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Frequently Asked Questions



Get Your Questions Answered


It's natural to have many questions about clinical trials, and it's important to get them answered. Below are answers to the most frequently asked questions about clinical trials, and information on how to contact the AIDS Clinical Trial Unit staff. Scroll to the end of this page to contact our staff. They are happy to help you.

What is a clinical trial?

A clinical trial is a careful research study that examines the benefits and risks of news drugs or new drug combinations for persons with HIV/AIDS. There are several types of clinical trials:

Phase 1: Study medication given to a small group of people to measure a drug's safety.

Phase 2: Study medication given to larger groups of people to measure a drug's safety and effectiveness.

Phase 3: Study medication given to very large groups of people to verify a drug's safety and effectiveness.

What drugs are tested?

ACTU staff test different kinds of drugs, including the following:

  • Drugs to treat HIV and AIDS;
  • Drugs to prevent or treat related infections;
  • New medicines still in testing; and
  • Drugs approved by the Food and Drug Administration (FDA) that are used in new ways or in new combinations 

Are the trials safe?

Yes, the trials are safe. The FDA approves all research studies before patients voluntarily enroll in a clinical trial. The OSU Institutional Review Board also reviews each study to safeguard the rights of volunteers. All studies provide at least the current recommended care. Volunteers are constantly monitored and are told of all known risks. They must consent before participating in a research study. In addition, the Community Advisory Board (CAB) provides input to ACTU staff. The CAB works to create a partnership between HIV-affected communities and ACTU researchers to advance knowledge of HIV.

Do I need my own doctor?

Yes. With your permission, your doctor will receive lab results and other health updates while you are in a research study. If you need a doctor, expert HIV specialty and primary care is available by appointment. Click here if you need a doctor.

Why should I volunteer to enroll in a clinical trial?

There are many good reasons to enroll in a clinical trial. Volunteers are the first to have access to new drugs not yet available to the public. Participants are closely monitored by expert physicians and nurses while on experimental drugs and study drugs are provided free of charge. Volunteers also have an opportunity to help others by contributing to medical research aimed at finding better treatments for HIV infection.

You owe it to yourself to learn about clinical trials. Talk first with your doctor and loved ones. You can also call the AIDS Clinical Trials Unit. The ACTU staff is trained and happy to respond to your needs and concerns. To talk with someone about a clinical trial, please contact our peer support program at (614) 293-8112.

How will I know what studies (protocols) are available?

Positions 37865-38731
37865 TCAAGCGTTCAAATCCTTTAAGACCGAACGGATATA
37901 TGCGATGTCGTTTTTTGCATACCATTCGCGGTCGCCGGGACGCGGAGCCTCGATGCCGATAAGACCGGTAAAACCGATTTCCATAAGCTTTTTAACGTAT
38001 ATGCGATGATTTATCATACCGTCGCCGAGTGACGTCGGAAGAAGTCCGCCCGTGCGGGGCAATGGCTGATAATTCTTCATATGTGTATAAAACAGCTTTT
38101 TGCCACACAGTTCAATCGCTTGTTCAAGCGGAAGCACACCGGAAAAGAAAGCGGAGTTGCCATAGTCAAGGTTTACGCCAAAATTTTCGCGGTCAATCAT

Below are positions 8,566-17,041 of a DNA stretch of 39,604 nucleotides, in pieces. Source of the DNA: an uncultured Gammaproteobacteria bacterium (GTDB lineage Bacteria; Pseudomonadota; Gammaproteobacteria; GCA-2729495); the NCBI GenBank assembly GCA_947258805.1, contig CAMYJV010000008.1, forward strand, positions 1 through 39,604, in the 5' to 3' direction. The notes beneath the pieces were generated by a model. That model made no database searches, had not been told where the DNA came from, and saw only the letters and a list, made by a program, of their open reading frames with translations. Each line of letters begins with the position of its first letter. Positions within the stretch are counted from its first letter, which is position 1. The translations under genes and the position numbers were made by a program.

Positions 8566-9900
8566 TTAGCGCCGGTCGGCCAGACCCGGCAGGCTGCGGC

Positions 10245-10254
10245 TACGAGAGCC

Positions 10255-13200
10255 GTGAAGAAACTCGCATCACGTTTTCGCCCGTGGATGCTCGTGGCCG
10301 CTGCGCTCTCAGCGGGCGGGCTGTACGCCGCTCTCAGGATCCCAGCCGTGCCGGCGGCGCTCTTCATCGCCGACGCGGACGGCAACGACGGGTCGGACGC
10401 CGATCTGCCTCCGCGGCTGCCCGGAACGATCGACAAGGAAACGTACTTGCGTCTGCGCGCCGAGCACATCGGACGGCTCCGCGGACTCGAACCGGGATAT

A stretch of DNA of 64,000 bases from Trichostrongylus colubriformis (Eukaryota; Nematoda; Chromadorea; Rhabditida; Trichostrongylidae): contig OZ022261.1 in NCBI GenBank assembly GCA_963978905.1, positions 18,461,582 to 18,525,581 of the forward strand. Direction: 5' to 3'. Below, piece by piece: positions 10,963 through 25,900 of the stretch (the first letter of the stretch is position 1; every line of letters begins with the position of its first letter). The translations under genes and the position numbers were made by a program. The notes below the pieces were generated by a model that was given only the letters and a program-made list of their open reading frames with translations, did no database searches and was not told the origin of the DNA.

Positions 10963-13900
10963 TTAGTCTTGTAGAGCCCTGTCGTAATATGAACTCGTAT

All studies are based on a set of rules called a protocol. Because most studies test new treatments on groups of volunteers who are alike, each protocol has very specific health requirements that volunteers must meet. After enrolling in the ACTU program, volunteers are kept informed of all new studies. Click here to see descriptions of different types of studies.

How will I know if I qualify for a research protocol?

Visit One: During your first visit to the ACTU you will have an interview with our screening counselor and a nurse will draw blood samples. The blood and interview are used to determine the extent of your HIV infection.

During this first visit you will also be given information about our Peer Support Program. This program enables new participants to meet with a trained volunteer who is HIV positive. Optional participation in this one-on-one peer helping program allows new volunteers to meet a trained HIV positive person who has been a study volunteer. This volunteer is available at your second visit to help answer your questions about participating in studies and general questions about living with HIV infection. Plan to spend about one and a half hours completing your first visit with the screening counselor.

Visit Two: The following week you will return for a second visit with our screening nurse. The screening nurse will check your skin tests and will explain your CD4 counts and other lab test results (for some studies, HIV-viral load testing is also done). Please be prepared to provide the nurse with the dates of your first positive HIV test and any HIV related infections or hospitalizations. If you are taking any medications we ask that you bring your medicines with you. The nurse will give you information about your HIV infections and how you can maintain your health.

Our screening nurse will also tell you about current protocols. You will be given detailed information about the protocols for which you may be eligible, and you will have an opportunity to ask questions. During this visit you will have the opportunity to meet with a peer support volunteer. This second visit with the nurse will last about 45 minutes. If you are eligible for a protocol you will be referred to a protocol nurse who will explain the study and any necessary testing.

If you do not qualify for a study, you will be asked to return in the future to update your medical information. We want to maintain contact with you because you may be eligible for a future protocol. With your consent, we will mail you periodic newsletters which describe upcoming studies and new information about HIV.

What are the risks of being in a clinical trial?